More Than Just Four Years

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By: Caitlin Haworth

For senior Tori Clarke, second baseman for CNU Softball, life isn’t complete without sports. Growing up in Denville, New Jersey, Tori can only remember a childhood filled with various sports and activities. But her journey into collegiate athletics is a bit different from the norm. Being the only out-of-state athlete on the CNU Softball team, Tori faced many decisions that ultimately landed her at Captains Park. One different choice made four, seven, or twelve years ago could have landed Tori in a much different place.

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Up until high school, Tori could be found on a baseball field alongside other pre-teen boys competing just as hard as anyone else in uniform that day. When it came time to enter into the world of high school athletics, Tori was faced with her first decision. “Although the baseball coach wanted me to try out for his team, I decided to switch over to softball full-time. I believed it would be the better choice for the rest of my athletic career.” During her time at Morris Knolls High School, Tori played varsity softball for four years earning over 100 career hits, one state championship title in her sophomore year, and first team all-conference three years in a row. “Winning the state championship is my greatest memory,” says Tori, “I loved everything about that day including the coaches, teammates, and families that we got to share our success with.”

As each school year ended, Tori would continue her softball success with a summer club team, the NJ Thunderbolts. In the summer of 2012, the Thunderbolts won the Myrtle Beach National Championship. With the Thunderbolts, Tori was faced with another decision. “I knew that I wanted to play collegiate softball when I joined the NJ Thunderbolts at the conclusion of my freshman year. Everyone on that team was looking to be recruited and continue their passion for the game in the years to come.” Through her stellar performances with the Golden Eagles of Morris Knolls and the NJ Thunderbolts, Tori began her search for the next place to share her talents.

During the search, Tori knew she wanted to play at a Division 3 level due to the characteristics of the types of schools that were often D3. “I knew the smaller campus and class sizes would be an environment I could succeed in,” she mentioned. Ultimately, Tori looked for a nationally ranked softball team yet a school with academics that were just as successful. “I knew I would be challenged both academically and athletically [at CNU] – not just one or the other. The CNU softball team has been nationally ranked since I was first introduced to it. On the other hand, I knew CNU had a great business program, so I was also very attracted to that,” explains Clarke. Coincidentally, another competitor in the search for schools was Salisbury University in Maryland, “which is ironic because we’re such bitter rivals,” she joked. In the end, the decision was simple. After a conversation with a high school teacher Tori was asked, “If you didn’t play sports, what college would you get the most out of?” Tori knew with the Presidents Leadership Program as well as the Luter School of Business, CNU was strides above any other option.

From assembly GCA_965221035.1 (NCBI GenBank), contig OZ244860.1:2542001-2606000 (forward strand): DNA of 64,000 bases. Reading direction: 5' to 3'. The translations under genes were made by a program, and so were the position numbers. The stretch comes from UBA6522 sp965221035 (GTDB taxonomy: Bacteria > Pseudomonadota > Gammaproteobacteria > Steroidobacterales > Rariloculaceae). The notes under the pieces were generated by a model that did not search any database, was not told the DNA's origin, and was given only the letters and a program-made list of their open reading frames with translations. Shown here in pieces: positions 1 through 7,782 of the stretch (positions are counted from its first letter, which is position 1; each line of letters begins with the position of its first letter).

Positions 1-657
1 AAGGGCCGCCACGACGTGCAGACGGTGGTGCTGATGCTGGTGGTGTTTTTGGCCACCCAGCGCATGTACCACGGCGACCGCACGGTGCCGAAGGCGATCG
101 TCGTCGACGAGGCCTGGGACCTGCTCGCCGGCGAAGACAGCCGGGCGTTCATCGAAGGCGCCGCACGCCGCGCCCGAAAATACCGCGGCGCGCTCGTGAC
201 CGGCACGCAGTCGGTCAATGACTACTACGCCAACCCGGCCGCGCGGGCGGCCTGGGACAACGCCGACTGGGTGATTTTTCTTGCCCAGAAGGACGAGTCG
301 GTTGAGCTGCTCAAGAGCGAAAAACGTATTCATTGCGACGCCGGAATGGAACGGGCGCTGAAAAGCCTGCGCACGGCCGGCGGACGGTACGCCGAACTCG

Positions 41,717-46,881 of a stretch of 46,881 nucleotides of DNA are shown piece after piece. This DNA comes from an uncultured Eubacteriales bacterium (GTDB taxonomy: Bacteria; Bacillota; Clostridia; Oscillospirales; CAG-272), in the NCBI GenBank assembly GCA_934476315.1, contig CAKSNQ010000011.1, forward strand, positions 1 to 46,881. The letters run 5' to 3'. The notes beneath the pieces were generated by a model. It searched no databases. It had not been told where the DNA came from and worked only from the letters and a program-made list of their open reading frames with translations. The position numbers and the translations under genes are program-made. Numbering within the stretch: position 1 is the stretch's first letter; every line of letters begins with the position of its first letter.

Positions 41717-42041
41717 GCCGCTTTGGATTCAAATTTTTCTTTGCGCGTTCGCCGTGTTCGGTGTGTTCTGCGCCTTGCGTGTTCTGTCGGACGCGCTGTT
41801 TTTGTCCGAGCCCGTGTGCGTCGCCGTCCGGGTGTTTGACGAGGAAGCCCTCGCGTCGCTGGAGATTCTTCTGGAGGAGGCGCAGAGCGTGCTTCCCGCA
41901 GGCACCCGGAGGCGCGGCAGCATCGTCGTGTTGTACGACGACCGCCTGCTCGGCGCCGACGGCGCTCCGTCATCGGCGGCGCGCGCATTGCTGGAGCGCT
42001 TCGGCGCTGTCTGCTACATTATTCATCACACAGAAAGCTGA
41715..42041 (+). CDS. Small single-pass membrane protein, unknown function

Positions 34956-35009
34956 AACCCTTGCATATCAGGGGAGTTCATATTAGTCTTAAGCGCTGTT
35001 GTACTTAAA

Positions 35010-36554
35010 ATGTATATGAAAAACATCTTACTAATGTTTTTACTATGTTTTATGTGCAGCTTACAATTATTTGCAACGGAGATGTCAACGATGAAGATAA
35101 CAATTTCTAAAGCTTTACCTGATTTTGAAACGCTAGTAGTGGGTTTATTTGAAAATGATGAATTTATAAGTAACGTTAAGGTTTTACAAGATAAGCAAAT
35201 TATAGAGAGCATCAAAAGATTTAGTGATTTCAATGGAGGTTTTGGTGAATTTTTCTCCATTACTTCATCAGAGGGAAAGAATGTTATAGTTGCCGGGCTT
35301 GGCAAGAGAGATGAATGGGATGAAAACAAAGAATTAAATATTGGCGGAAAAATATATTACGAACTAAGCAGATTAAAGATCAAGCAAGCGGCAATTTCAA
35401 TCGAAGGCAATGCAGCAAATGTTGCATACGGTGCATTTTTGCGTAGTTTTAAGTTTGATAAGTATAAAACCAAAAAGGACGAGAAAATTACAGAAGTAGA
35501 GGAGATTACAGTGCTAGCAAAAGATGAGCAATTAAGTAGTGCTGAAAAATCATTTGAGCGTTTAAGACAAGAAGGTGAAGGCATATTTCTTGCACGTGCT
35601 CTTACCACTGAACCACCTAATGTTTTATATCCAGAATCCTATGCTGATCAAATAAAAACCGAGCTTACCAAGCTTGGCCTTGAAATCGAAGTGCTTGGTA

Although the decision to attend CNU might have been simple, the transition into Division 3 athletics took time. “I’m definitely proud of the time I spent here, but if I could go back I would do something different,” notes Clarke. Being from a close family, Tori assumed the being so far would be a lot easier than it was. “I thought I would adjust,” says Clarke, “and I have, but that doesn’t make it less tough.” Additionally, unlike Division 1 athletes, all of the time and energy that is put into Division 3 athletics is purely for the love of the game; there are no monetary stipends. “D3 teams aren’t allowed to offer athletic scholarships to their athletes,” she adds, but it is tough to look at from a financial perspective given the amount of work we put into the sport.” Tori mentioned if she could go back in time, she would consider bigger schools where she would have been eligible for scholarship money.

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However, with each negative point, Tori was sure to accompany it with a positive. She always considered what she would have missed out on at CNU has she chosen to go somewhere else. “If I decided to attend Rutgers University in New Jersey, because it’s closer to home, I would have never met [former teammate] Sabrina Hill who is one of my greatest blessings and someone I look up to as an older sister,” she reflected. Additionally she points out on the other perks she had here at CNU. “I’ve had the opportunity to compete on a nationally-ranked softball team, be challenged academically in the classroom, and make lifelong friendships. I may have frustrations at times, but I wouldn’t have had it in any other way,” she concluded.

Looking towards the future, Tori is headed to an exciting full-time position with Avis Budget Group, a company that she has interned with the last few years, after graduating with two majors in Accounting and Finance and a minor in Leadership Studies. Still concentrated on the current softball season, Tori is leaving all she has on the field at Captain’s Park as she plays for her fourth championship ring.

“Every college athlete wants the same things out of school,” she adds, “to win, to earn a degree, and to make meaningful friendships along the way.” Luckily for Tori, she got all three. A string of decisions made along the way allowed her to cross the stage at graduation with no empty spaces, no regrets and endless accomplishments.

 

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